I’m looking at a very interesting company based on the west side of the United States, FATHOM. Their purpose is, well, multifold.
In the “old days”, you’d find industrial 3D print companies focused on specific roles. A company might be a reseller of a manufacturer’s equipment. Or perhaps they might buy the equipment and deliver 3D print services to commercial requestors. Or they may provide additional services beyond printing, such as finishing.
FATHOM takes hold of ALL of these functions and more.
They are a reseller of Stratasys’ line of 3D printing equipment and supplies.
They provide a variety of 3D print-on-demand services, including a low-volume production option, something that’s becoming very popular now, as it addresses a cost “hole” in the manufacturing spectrum.
The 3D print services can also be “same day” delivery, fully leveraging their local presence.
They also provide related manufacturing services, such as CNC milling, injection molding and casting.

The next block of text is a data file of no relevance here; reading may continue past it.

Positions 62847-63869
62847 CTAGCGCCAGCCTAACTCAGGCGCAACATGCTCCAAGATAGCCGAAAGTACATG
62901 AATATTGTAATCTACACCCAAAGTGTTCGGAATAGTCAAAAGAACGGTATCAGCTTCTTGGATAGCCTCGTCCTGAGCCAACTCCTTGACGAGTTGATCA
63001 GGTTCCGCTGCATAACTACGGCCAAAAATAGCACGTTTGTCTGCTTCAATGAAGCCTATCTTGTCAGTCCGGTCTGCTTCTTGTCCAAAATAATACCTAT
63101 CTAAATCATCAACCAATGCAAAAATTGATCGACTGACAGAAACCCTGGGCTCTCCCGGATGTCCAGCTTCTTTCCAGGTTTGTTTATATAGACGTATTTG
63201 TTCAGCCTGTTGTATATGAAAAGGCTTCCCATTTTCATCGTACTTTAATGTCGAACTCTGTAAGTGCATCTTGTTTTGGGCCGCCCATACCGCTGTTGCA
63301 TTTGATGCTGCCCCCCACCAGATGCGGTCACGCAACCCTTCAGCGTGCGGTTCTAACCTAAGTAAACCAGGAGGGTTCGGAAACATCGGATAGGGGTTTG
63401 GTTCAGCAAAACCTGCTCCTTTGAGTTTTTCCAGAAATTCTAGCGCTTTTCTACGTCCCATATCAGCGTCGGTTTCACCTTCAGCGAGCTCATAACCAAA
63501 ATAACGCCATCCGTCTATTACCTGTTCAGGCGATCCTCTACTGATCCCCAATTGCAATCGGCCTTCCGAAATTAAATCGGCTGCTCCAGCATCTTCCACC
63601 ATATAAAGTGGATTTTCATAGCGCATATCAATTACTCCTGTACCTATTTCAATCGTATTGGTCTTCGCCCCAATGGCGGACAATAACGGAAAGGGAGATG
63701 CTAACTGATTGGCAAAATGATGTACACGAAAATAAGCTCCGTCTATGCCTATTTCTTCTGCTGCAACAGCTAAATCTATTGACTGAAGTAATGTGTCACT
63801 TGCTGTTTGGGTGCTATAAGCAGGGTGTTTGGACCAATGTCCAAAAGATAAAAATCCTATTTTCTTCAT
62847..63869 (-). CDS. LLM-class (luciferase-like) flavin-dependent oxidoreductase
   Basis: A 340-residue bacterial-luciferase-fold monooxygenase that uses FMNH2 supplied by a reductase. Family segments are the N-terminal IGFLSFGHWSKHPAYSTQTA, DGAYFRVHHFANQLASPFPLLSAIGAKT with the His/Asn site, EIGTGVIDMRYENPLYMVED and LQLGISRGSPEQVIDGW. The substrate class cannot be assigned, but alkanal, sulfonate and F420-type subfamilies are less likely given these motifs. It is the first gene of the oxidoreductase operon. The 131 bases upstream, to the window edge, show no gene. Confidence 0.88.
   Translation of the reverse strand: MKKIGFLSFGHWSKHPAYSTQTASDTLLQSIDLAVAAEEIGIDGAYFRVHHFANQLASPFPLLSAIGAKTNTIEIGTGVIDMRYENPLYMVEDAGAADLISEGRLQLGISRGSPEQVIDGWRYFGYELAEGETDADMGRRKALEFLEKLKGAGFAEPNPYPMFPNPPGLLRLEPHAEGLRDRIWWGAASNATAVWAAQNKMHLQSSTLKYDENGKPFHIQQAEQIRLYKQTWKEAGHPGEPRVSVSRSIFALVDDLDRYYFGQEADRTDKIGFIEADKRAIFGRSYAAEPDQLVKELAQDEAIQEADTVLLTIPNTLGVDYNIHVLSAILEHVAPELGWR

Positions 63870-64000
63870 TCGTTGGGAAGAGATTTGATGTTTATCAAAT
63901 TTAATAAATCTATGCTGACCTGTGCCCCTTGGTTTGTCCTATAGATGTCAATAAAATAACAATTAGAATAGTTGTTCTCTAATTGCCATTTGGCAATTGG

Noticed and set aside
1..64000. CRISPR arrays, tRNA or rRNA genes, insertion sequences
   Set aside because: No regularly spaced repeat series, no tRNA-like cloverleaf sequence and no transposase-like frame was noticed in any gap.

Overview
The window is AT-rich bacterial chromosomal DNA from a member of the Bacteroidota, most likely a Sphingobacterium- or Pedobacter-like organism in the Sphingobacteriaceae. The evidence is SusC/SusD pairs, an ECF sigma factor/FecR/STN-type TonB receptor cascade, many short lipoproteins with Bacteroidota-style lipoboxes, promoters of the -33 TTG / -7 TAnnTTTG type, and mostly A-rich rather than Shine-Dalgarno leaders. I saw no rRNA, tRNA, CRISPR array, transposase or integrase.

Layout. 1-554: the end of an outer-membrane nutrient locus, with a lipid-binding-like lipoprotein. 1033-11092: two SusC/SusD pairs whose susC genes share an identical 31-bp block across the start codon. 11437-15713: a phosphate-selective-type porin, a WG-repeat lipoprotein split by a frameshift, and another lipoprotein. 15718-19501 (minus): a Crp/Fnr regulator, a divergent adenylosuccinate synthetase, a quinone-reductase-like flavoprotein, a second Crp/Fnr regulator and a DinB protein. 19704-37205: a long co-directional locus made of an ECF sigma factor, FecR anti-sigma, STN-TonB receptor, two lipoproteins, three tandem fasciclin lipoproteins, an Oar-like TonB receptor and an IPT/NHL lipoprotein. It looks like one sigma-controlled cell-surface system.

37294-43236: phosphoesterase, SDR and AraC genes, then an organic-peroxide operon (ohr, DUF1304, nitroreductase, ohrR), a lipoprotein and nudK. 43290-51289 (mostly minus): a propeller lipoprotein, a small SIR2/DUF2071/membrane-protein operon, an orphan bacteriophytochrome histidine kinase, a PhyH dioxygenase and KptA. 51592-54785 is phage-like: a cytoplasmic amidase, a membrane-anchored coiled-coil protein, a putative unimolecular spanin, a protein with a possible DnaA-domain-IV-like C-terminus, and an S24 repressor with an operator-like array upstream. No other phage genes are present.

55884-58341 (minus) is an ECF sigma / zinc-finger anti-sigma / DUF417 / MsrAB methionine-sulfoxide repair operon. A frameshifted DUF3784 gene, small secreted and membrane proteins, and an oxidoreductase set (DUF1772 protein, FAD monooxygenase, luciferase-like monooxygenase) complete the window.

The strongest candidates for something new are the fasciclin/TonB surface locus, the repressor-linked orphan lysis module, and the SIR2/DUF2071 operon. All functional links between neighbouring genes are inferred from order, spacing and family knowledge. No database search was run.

It’s a one-stop shop.
Actually, it’s two stops: FATHOM has two locations, one in Oakland and the other in Seattle. In fact, they’re recently increased the size and capacity of the Seattle site.
What I find interesting about this is the integration of these different services into a single operation. It could provide great simplification for their customers, who might not have to go to other providers for related services.
And even if a client’s use of 3D print technology grows sufficiently to justify purchasing their own equipment instead of using print services, FATHOM is still playing: they can sell and service the printers needed by the growing customer!
This is an excellent example of how an entrepreneurial organization can fully leverage 3D print technology – in a business way.
It wouldn’t be surprising to see regional service providers with this level of integration pop up everywhere, making 3D technology far more accessible to small business.